Jul 26, 2014
67°
Mostly Cloudy

Cory Singer Gets Support from State Treasurer Dan Rutherford

Ground support gathered at the New Lenox headquarters of Will County Executive Candidate Cory Singer to discuss key election points. Meanwhile, Illinois State Treasurer Dan Rutherford discussed the GOP campaign strategy for Illinois and nationwide.

Cory Singer Gets Support from State Treasurer Dan Rutherford Cory Singer Gets Support from State Treasurer Dan Rutherford

A small but committed group of supporters for Cory Singer, the Republican candidate for Will County Executive, met over coffee and donuts Tuesday at Singer's headquarters on Maple Street. The current Will County Executive, Democrat Larry Walsh is running for re-election. Illinois State Treasurer Daniel Rutherford arrived to cheer local the GOP candidate on and urged supporters to press on for Republican votes.

Singer talked about taxes, property values in relation to major construction projects and the economy of government. In essence, he said, these issues are woven in an overall fabric that blankets families, jobs, homes and transportation. A discussion with a supporter in regard to property taxes grew into a conversation related to the proposed Illiana Expressway Corridor to ease traffic flow between Illinois and Indiana.

Singer, who represents Frankfort on the Will County Board and chairs the Will County Transportation and Public Works Committee, said in theory he favors the Illiana Expressway project, but it has to take into consideration existing homes and families. At the moment, the plan has designated the marriage of Interstate 65 in Indiana to Interstate 55.  

"My deeper concern is that the state (of Illinois) has identified an area" around Wilmington as the connecting point. On paper, the idea is appealing, he said. However, the community of Wilmington is likely to suffer a decline in property value in an economy that has already diminished the value of homes, especially those built in the last five or six years.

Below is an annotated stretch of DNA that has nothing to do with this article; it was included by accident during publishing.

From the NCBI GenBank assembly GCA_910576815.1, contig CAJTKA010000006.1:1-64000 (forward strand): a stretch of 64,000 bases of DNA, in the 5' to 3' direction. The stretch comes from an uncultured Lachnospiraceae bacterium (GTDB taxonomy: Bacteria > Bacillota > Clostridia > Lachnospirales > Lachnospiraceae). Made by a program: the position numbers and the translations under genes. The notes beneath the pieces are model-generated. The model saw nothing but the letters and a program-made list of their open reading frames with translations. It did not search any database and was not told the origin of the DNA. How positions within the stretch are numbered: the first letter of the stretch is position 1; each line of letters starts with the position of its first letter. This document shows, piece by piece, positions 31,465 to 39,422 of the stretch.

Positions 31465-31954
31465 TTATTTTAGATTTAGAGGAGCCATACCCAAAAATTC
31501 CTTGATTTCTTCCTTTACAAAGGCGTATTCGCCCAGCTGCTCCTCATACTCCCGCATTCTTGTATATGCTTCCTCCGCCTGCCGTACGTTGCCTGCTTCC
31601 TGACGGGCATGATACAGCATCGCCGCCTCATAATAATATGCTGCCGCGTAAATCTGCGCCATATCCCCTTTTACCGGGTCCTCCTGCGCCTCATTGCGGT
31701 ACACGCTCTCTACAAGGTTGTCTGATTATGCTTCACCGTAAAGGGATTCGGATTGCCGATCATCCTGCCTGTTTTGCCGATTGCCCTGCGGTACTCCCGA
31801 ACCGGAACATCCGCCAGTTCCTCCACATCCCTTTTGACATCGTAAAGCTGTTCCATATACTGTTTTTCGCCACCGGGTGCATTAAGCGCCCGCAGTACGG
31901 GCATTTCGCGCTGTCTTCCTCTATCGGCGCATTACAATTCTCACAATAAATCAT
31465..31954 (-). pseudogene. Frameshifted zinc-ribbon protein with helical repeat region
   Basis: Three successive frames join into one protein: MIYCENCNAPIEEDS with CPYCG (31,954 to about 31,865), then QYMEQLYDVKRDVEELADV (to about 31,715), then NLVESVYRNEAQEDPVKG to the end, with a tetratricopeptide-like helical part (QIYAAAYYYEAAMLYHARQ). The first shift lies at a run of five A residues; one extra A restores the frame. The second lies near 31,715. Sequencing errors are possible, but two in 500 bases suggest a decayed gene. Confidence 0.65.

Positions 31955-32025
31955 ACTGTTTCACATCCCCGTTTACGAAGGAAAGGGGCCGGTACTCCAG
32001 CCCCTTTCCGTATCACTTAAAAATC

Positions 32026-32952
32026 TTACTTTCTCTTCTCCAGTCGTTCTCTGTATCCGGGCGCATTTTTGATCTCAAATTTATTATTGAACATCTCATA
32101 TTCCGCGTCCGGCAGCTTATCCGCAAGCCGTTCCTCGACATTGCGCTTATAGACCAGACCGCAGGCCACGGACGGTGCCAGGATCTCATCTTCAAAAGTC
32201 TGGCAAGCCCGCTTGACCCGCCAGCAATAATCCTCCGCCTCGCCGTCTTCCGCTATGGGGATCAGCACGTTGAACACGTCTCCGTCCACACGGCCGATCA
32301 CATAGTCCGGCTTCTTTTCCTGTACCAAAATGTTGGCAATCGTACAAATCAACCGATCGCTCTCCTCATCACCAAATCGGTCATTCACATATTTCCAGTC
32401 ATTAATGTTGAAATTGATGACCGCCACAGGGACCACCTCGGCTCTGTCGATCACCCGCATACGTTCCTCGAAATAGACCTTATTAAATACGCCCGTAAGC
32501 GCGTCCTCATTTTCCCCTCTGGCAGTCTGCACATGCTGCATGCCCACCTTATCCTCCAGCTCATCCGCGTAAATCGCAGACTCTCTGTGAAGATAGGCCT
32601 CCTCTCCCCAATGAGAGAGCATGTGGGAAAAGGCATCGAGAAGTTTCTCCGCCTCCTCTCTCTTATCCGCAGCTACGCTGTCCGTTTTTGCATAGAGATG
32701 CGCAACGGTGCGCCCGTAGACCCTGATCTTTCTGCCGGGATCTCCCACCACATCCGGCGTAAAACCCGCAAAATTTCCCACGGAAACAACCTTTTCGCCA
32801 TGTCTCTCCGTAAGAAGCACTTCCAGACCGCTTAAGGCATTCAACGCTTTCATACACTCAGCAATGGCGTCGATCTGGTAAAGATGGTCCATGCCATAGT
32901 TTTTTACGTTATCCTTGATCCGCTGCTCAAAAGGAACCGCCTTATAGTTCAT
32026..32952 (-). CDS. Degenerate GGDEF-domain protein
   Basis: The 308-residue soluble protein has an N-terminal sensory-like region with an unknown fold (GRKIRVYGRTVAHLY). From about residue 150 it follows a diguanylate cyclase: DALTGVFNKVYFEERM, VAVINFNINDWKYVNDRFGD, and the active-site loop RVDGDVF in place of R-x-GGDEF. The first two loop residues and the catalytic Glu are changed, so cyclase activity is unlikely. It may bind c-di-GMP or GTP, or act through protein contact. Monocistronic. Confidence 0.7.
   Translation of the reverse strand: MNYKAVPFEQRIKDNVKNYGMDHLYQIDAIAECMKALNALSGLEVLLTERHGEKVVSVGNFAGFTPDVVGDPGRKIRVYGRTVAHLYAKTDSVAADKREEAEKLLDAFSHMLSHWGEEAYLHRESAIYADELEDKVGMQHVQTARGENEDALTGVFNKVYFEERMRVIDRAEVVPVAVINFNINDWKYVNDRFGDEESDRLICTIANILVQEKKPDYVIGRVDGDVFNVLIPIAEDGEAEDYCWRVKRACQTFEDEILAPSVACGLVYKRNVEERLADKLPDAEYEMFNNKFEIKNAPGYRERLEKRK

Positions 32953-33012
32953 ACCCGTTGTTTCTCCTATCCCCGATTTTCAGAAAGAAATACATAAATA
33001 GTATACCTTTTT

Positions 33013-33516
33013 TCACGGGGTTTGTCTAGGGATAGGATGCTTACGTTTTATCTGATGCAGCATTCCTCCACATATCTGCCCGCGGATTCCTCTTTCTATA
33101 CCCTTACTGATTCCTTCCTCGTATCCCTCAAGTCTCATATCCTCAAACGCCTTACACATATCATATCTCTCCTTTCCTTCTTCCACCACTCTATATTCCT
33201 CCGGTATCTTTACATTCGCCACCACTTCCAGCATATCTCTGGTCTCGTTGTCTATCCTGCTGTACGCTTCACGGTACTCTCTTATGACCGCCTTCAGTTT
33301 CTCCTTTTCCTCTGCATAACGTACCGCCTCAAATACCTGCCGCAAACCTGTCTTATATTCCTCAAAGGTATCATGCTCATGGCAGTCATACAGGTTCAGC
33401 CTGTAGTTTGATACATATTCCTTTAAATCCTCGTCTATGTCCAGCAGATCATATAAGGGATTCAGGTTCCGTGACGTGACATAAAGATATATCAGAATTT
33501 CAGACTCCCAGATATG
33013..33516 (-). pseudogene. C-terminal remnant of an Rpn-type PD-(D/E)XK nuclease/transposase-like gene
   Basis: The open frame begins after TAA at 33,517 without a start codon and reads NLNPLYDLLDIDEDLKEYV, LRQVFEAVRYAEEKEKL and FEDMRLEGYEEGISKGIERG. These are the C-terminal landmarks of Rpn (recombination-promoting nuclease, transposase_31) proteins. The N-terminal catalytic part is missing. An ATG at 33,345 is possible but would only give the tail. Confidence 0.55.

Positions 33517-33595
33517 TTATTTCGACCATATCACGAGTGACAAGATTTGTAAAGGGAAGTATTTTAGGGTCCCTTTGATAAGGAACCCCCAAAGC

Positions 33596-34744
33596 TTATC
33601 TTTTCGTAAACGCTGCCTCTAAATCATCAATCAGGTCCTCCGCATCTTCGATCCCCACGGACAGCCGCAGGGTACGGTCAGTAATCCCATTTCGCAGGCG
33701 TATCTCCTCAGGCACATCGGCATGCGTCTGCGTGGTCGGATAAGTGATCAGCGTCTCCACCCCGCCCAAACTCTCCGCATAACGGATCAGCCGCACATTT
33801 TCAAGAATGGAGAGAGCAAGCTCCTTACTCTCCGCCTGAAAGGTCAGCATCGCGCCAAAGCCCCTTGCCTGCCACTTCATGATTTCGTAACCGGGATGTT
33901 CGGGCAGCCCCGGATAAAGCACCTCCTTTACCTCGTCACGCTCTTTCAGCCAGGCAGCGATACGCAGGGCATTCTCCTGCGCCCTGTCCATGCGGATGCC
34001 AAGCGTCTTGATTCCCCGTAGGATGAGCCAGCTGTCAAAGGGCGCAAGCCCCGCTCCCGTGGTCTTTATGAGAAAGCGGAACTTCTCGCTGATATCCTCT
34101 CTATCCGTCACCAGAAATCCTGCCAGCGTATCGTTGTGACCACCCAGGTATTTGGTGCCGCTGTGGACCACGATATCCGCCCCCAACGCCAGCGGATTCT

He cited discussions dating back decades in regard to the proposed Peotone Airport as an example. Those eastern Will County communities have been held "hostage" for years as the discussion goes round and round. Once the conversation of a major proposal is unveiled, those communities are branded as places to avoid. No one wants to buy property knowing or suspecting that an airport or major interstate is planned for one's backyard, said Singer, president for the Forest Preserve District for Will County.

The same idea applies to the proposed Illiana Expressway Corridor. Since Singer supports the idea of a corridor, he suggests shifting the point of connection to an area that slices into the Midewin National Tallgrass Prairie. The 19,000-acre park is situated in an area between Channahon and Wilmington. And while the road cut would displace a small portion of the prairie, Singer said there is "precedent for that."

The purpose of the altered plan is to save the community from the hardship of being characterized as the potential spot for a major transportation project.

Rutherford, the chairperson for the Illinois GOP national campaign, said Illinois remains a key state in the election. The movement to unseat President Barack Obama from his home state and strong Chicago constituency is personal interaction. He urged attendees to man the phones, to keep the discussion going. "We have to get the vote out," added Rutherford.

One attendee, Judy Wooten, of Minooka, suggested that Mitt Romney supporters reach out to engage and support those who today view their vote for Obama in 2008 as a mistake. Rutherford agreed with sentiment.

Wooten continued then to talk about two of her sons, U.S. Marines, who were notified recently that they are on "active alert."  Choking back tears, she said, "That doesn't bother me. What scares me is knowing they don't have a strong administration behind them. …We have no foreign policy."

Rutherford went on to lend his support to Singer and stirred the group to work toward a Romney win by cultivating minority voters and campaigning in traditional Democratic strongholds.

Don’t miss updates from Patch!